Humanitarian responses are extremely complex: they bring together hundreds of large and small organizations to respond to a rapidly dynamic situation within a “cluster” system. Clusters are organized around particular sectors, such as “health”, “shelter”, and “protection” and engage all actors working in that cluster. VAWG falls under the “protection” cluster. While intended to boost coordination and to enhance the effectiveness and efficiency of humanitarian responses, the cluster system has also contributed to creating silos.

Lesson Learned: Working in silos undermines the ability of humanitarian actors to address VAWG comprehensively. The feminist approach ensures that VAWG is addressed by and across each cluster: from the layout of a refugee camp, to the location of water and sanitation facilities, the placement of light fixtures in public spaces, the distribution of food or non-food items; the confidentiality of an examination room in a local healthcare facility, the availability of emergency contraception. These factors can increase or decrease women’s risks to physical attacks, sexual exploitation, rape or harassment.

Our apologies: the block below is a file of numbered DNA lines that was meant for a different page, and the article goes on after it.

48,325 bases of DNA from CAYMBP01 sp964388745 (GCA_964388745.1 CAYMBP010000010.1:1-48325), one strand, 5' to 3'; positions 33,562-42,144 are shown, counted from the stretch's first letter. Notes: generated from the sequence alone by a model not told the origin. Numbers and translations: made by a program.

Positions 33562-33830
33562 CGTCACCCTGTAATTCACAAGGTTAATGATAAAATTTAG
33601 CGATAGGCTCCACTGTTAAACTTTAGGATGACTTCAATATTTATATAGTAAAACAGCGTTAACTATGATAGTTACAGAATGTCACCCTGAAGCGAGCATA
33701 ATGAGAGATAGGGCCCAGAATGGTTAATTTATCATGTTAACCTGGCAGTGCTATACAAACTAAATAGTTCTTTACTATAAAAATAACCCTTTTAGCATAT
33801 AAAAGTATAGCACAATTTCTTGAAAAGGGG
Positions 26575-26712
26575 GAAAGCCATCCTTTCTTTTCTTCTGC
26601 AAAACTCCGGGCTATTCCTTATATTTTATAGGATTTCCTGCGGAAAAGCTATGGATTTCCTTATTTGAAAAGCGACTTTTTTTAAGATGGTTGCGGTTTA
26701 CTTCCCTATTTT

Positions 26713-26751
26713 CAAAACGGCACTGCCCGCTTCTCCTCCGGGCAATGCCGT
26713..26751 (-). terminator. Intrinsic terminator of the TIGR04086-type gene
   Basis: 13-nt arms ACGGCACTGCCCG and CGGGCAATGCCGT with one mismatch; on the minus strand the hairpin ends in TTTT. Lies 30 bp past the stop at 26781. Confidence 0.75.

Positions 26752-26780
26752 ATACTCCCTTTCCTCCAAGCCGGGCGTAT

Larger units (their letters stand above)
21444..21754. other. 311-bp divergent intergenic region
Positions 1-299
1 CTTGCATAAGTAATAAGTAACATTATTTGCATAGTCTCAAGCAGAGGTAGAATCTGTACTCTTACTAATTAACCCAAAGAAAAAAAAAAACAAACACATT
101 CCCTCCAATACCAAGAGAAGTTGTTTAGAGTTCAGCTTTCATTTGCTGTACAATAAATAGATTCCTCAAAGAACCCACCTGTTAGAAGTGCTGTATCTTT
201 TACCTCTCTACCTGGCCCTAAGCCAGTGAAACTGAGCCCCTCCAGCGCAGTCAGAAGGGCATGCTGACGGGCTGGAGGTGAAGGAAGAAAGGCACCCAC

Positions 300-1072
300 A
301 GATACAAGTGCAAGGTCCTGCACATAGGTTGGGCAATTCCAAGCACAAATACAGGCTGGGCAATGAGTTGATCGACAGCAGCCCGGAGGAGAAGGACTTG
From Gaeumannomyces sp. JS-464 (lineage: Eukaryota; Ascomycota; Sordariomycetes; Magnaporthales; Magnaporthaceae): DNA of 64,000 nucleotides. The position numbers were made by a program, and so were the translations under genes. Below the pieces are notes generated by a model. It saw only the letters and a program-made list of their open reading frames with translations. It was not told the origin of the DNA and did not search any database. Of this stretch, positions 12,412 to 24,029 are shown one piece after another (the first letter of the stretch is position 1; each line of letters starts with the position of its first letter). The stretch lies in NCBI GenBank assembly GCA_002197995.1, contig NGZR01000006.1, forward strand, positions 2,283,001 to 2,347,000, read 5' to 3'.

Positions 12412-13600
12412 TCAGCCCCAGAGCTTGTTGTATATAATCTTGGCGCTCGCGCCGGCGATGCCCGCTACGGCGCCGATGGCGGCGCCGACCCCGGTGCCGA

Resource: Guidelines for Integrating Gender-Based Violence Interventions in Humanitarian Actions (2015) provide detailed guidance for mainstreaming GBV prevention and mitigation in each cluster/sector.

The American Evaluation Association is celebrating Feminist Issues in Evaluation (FIE) TIG Week with our colleagues in the FIE Topical Interest Group. The contributions all this week to aea365 come from our FIE TIG members. Do you have questions, concerns, kudos, or content to extend this aea365 contribution? Please add them in the comments section for this post on the aea365 webpage so that we may enrich our community of practice. Would you like to submit an aea365 Tip? Please send a note of interest to aea365@eval.org. aea365 is sponsored by the American Evaluation Association and provides a Tip-a-Day by and for evaluators.

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Hello! I’m Nicole Clark, a licensed social worker and independent evaluator, specializing in working with nonprofits and city agencies to design, implement, and evaluate programs and services specifically for women and girls of color.

Women and girls of color face many intersectional issues connected to race and gender. When it comes to mainstream feminism, all too often the voices of Black, Latina, Asian/Pacific Islander, and Native/Indigenous women are not always heard compared to their white counterparts.